Huasheng 4-stroke revs up and down on it own...

Discussion in '4-Stroke Engines' started by Max-M, Mar 5, 2012.

  1. Max-M

    Max-M Member

    I finally took my new build out of the house yesterday. It's a cruiser with a Huasheng 142F four-stroke and a Q-Matic drive. The bike is new, but I used the engine/drive kit previously for a short period of time on my first MB build. I basically removed the whole kit from one bike to another.

    On the previous bike, the engine always ran great.

    On my new build, I've changed the stock spark plug to the proper (and properly gapped) NGK plug. I also have a new, rocker-type kill switch from Sick Bike Parts, a better fuelcock, and a higher-quality fuel line with an inline sintered bronze fuel filter.

    The engine sat, drained of fuel, for about four months before I started the new build.

    Yesterday, it took only three pulls to start the engine (full choke). After a brief warmup, I turned off the choke and I had a decently smooth idle. With my rear tire off the ground (I've got a center stand), I twisted the throttle, but the engine wouldn't rev very high at all. The centrifugal clutch would engage, and the rear wheel would spin, but not with enough power to ride the bike.

    At this point, when I tried applying the choke even part way, the bike would rev at full power. I tried this a couple of times, and then I turned off the choke, and the engine returned to a decent idle. I stood around with a friend watching the engine idle as we tried to figure out what was going on. Then after about ten minutes, the engine would - on its own - rev up very high, then settle down to idle, then rev high again -- repeating the same pattern over and over. Then after a high rev, the engine stalled. I was able to easily restart it, and the pattern would continue for a few cycles until a stall. While all of this was happening, we weren't touching the bike, and the throttle arm on the carb was sitting firmly in idle position.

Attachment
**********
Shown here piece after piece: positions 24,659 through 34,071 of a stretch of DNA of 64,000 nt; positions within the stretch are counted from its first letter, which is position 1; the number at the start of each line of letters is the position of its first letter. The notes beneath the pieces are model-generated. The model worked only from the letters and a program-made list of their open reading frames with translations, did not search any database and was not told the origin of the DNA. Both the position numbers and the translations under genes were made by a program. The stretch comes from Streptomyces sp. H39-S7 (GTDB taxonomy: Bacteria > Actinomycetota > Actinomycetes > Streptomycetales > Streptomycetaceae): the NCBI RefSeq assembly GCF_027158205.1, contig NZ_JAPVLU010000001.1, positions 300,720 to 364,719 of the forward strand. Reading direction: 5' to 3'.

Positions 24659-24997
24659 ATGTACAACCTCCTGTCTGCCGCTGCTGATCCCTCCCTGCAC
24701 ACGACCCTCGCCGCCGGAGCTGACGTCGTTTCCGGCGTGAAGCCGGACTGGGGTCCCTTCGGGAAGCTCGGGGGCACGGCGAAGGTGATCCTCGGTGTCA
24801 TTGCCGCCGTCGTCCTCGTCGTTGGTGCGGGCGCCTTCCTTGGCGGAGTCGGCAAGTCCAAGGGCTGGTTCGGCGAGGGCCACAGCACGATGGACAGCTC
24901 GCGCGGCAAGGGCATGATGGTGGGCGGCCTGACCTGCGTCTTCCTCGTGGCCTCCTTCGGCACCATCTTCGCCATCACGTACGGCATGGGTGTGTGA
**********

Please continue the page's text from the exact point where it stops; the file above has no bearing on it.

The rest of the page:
I'm baffled! Help!
     
    Last edited by a moderator: Dec 15, 2015

  2. I will not help you. I will only revel in the fact that you are having a bad day.

    I wish I can be allowed to type profain remarks but his highness will punish me further if I do....so I do not dare test the powers of the kingdom.

    Ps buy a japenese engine.
     
  3. Max-M

    Max-M Member

    Hey, thanks for the kind words, Chris. That's nice.

    By the way, the spelling is "profane" and "Japanese."
     
    Last edited: Mar 5, 2012
  4. motorpsycho

    motorpsycho Active Member

    have you cleaned the carb?
    it sounds like possibly the float is sticking, or you have a massive air leak.
    Any time that you use the choke, and the engine revs like crazy, normally it's because there's an air leak.
    but, with it sitting drained of fuel, scale and crud in the carb could have loosened up and fallen into the float bowl, possibly clogging the main jet partially. (which would make it run lean).
    There could also be crud keeping the needle & seat from opening fully to allow the float bowl to fully fill with fuel.
    I'm imagining that the bowl is only partially full, because the float can't drop all the way down due to crud and scale. and then as the float bowl runs empty, the engine leans out, which causes it to rev up. Then the fuel bowl gets some more fuel which causes the rpms to go back down because the air-fuel ratio gets richened back up. any time an engine runs out of gas, the idle will go way up because the air-fuel mixture goes really lean. also, no power when you throttle it could indicate a partially clogged main jet.